Jesus said that the primary commandment for his followers was to love God with all our heart, mind, and soul. The second important commandment is to love our neighbors as ourselves. The challenge of these two commandments have always been before us. Never before in our society’s history, had meeting that challenge been so important!
“Praise be you, O my Lord, for our Brother Wind, and for air and cloud, calms and all weather by whom you uphold life in all creatures.” Canticle of the Creatures – Francis of Assisi
My wife and I are on Cape Cod, Massachusetts. We are at my mother in laws home, for a gathering of the clan. I am sitting on a deck, a copy of Henry Thoreau’s Walden in my hand.
I am looking up into blue sky, with wispy clouds being blown across. And I spot seagulls circling above, held up by winds coming off the ocean. It is a quiet time, it is a holy time. St. Francis wanted his followers to live in simple huts, mostly as a commitment to poverty. But I would speculate that he hoped his community would be outside experiencing the beauty of God’s creation. As I was for a glorious moment. And in that moment, my soul felt renewed.
“Most high, almighty, good Lord God, to you belong all praise, glory, honor, and blessing!”
Last Friday, I was coming home from work, going down a walkway from the train platform. I just happened to look down and saw on the ground, two sticks in the form of a cross. I do not know if someone put those sticks together to form a cross; or if the sticks fell together that way. What I can tell you is that the sight stopped me in my tracks.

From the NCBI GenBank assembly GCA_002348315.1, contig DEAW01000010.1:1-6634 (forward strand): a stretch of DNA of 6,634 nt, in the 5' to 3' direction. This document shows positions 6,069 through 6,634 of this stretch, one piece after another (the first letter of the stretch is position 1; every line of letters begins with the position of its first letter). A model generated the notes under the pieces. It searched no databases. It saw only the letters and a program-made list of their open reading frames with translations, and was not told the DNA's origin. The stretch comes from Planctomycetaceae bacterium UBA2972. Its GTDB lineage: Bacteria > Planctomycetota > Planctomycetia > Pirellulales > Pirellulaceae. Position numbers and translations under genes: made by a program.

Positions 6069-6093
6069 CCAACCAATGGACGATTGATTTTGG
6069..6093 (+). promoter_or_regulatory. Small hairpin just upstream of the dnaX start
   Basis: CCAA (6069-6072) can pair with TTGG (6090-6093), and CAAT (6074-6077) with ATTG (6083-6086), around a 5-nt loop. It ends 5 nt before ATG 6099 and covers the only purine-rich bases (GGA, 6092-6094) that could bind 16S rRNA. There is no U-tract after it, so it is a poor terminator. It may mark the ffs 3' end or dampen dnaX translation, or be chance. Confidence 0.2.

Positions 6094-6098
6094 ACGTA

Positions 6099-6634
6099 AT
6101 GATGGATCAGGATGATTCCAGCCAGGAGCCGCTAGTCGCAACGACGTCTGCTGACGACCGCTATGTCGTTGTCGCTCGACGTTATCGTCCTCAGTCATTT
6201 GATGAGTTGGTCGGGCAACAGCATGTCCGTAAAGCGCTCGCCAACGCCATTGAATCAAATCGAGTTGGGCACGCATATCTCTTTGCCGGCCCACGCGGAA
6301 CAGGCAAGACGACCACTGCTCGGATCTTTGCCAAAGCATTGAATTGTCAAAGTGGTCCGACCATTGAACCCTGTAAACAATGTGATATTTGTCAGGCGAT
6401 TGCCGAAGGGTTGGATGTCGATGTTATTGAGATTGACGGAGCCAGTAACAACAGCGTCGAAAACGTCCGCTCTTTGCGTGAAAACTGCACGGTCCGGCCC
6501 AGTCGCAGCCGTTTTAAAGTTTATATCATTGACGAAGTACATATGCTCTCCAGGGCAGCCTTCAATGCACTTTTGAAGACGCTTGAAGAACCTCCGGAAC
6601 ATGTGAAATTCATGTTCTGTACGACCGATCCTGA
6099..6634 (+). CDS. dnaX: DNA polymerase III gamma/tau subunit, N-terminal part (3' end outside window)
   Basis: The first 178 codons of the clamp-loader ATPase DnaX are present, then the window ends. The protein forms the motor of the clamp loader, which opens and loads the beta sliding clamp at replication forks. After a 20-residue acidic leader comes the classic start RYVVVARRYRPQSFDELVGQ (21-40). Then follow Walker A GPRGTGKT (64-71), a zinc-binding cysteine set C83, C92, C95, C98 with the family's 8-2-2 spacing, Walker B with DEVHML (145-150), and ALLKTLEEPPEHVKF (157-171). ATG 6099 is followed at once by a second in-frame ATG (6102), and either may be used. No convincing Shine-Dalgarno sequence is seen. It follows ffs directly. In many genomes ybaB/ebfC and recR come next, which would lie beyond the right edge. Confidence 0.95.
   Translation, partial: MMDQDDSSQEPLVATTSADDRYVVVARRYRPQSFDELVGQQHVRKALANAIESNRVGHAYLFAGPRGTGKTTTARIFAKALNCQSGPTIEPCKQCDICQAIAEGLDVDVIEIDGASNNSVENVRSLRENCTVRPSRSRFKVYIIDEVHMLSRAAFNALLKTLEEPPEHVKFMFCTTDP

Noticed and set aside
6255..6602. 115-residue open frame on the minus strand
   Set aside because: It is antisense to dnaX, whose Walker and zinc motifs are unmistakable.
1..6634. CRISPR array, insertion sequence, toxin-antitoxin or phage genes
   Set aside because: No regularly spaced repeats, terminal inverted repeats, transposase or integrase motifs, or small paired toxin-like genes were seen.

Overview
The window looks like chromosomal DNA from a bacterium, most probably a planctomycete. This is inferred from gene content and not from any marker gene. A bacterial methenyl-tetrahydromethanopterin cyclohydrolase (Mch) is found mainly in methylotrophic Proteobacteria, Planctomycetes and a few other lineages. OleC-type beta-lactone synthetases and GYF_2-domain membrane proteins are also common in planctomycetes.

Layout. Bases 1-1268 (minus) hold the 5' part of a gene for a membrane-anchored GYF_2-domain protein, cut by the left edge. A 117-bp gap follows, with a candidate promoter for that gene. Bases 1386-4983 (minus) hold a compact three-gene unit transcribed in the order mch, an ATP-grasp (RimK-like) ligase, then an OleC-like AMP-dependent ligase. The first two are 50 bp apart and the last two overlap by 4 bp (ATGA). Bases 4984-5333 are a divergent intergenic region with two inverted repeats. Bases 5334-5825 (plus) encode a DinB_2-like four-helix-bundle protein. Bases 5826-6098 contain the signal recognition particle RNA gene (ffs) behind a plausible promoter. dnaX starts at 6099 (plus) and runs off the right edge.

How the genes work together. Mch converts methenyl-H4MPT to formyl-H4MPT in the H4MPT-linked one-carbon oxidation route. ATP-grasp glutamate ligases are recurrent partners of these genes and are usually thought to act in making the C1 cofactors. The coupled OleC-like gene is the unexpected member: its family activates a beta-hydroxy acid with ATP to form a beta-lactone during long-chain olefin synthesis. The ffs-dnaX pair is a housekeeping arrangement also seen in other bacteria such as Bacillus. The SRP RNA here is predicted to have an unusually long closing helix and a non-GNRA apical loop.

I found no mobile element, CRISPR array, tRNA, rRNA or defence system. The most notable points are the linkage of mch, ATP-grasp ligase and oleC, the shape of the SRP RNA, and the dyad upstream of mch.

I must confess that my spiritual life has felt a little dull lately. Practices I have done; have fallen by the wayside. Books I have looked to for spiritual nourishment in the past, have remained unopened. Only at Sunday Mass, do I feel the spark ignite! Yet, at the sight of that little cross, I was inspired to begin to pray. It was only for moment, it was a wonderful moment!
I left the cross as it was; I have no idea if it is still there. I hope it is there for someone else to find.
The following prayer is from St. Francis of Assisi; that he is to have prayed before the San Damiano Cross:
Most high, most glorious God, enlighten the darkness of my heart. Grant me a right and a perfect charity, feeling, and understanding of you, so that I may be able to accomplish your holy and just commands. Amen!
On this January 6, 2019, many Christians will be in church, celebrating the Epiphany of the Lord. We are celebrating the moment, when three magi, wise men, came from the east and proclaimed to the leaders of Jerusalem that the birth of the Messiah had been revealed to them. They had traveled from a far land, to see with their own eyes, this wonder. Their belief in this revelation was so strong, that they were willing to make this risky journey, guided only by a unique star, to a foreign land. And the Gospel gives no indication that they were disappointed at what they found. Finding a small child, with his peasant mother, in a simple village house; they “did him homage.”